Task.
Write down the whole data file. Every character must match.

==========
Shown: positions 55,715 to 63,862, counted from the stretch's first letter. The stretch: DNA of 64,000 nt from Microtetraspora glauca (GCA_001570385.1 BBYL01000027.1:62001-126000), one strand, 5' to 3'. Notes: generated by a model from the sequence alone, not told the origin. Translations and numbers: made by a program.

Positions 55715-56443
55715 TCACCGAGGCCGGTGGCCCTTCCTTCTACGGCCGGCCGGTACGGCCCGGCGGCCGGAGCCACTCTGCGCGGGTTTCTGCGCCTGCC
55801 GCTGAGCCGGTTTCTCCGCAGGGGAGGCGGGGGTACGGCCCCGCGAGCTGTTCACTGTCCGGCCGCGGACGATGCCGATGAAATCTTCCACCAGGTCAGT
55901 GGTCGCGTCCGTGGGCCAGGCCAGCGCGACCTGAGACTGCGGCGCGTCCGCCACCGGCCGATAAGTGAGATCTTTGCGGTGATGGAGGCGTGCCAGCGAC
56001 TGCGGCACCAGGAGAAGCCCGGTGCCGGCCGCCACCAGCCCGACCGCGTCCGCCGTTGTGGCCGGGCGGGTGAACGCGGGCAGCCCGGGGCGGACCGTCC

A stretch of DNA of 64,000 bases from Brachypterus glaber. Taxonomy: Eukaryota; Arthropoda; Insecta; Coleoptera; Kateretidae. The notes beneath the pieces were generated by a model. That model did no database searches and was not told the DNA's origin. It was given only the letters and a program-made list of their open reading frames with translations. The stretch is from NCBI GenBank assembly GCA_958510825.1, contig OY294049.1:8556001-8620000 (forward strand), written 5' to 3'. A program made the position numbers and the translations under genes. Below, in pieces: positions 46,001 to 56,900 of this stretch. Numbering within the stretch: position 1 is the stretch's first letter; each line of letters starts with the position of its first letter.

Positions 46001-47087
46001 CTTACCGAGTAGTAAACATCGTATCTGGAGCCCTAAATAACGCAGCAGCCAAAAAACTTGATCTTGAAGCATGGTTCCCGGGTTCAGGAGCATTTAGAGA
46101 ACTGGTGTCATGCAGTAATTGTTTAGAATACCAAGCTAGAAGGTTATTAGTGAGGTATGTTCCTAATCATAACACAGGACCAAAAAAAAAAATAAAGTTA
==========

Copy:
Shown: positions 55,715 to 63,862, counted from the stretch's first letter. The stretch: DNA of 64,000 nt from Microtetraspora glauca (GCA_001570385.1 BBYL01000027.1:62001-126000), one strand, 5' to 3'. Notes: generated by a model from the sequence alone, not told the origin. Translations and numbers: made by a program.

Positions 55715-56443
55715 TCACCGAGGCCGGTGGCCCTTCCTTCTACGGCCGGCCGGTACGGCCCGGCGGCCGGAGCCACTCTGCGCGGGTTTCTGCGCCTGCC
55801 GCTGAGCCGGTTTCTCCGCAGGGGAGGCGGGGGTACGGCCCCGCGAGCTGTTCACTGTCCGGCCGCGGACGATGCCGATGAAATCTTCCACCAGGTCAGT
55901 GGTCGCGTCCGTGGGCCAGGCCAGCGCGACCTGAGACTGCGGCGCGTCCGCCACCGGCCGATAAGTGAGATCTTTGCGGTGATGGAGGCGTGCCAGCGAC
56001 TGCGGCACCAGGAGAAGCCCGGTGCCGGCCGCCACCAGCCCGACCGCGTCCGCCGTTGTGGCCGGGCGGGTGAACGCGGGCAGCCCGGGGCGGACCGTCC

A stretch of DNA of 64,000 bases from Brachypterus glaber. Taxonomy: Eukaryota; Arthropoda; Insecta; Coleoptera; Kateretidae. The notes beneath the pieces were generated by a model. That model did no database searches and was not told the DNA's origin. It was given only the letters and a program-made list of their open reading frames with translations. The stretch is from NCBI GenBank assembly GCA_958510825.1, contig OY294049.1:8556001-8620000 (forward strand), written 5' to 3'. A program made the position numbers and the translations under genes. Below, in pieces: positions 46,001 to 56,900 of this stretch. Numbering within the stretch: position 1 is the stretch's first letter; each line of letters starts with the position of its first letter.

Positions 46001-47087
46001 CTTACCGAGTAGTAAACATCGTATCTGGAGCCCTAAATAACGCAGCAGCCAAAAAACTTGATCTTGAAGCATGGTTCCCGGGTTCAGGAGCATTTAGAGA
46101 ACTGGTGTCATGCAGTAATTGTTTAGAATACCAAGCTAGAAGGTTATTAGTGAGGTATGTTCCTAATCATAACACAGGACCAAAAAAAAAAATAAAGTTA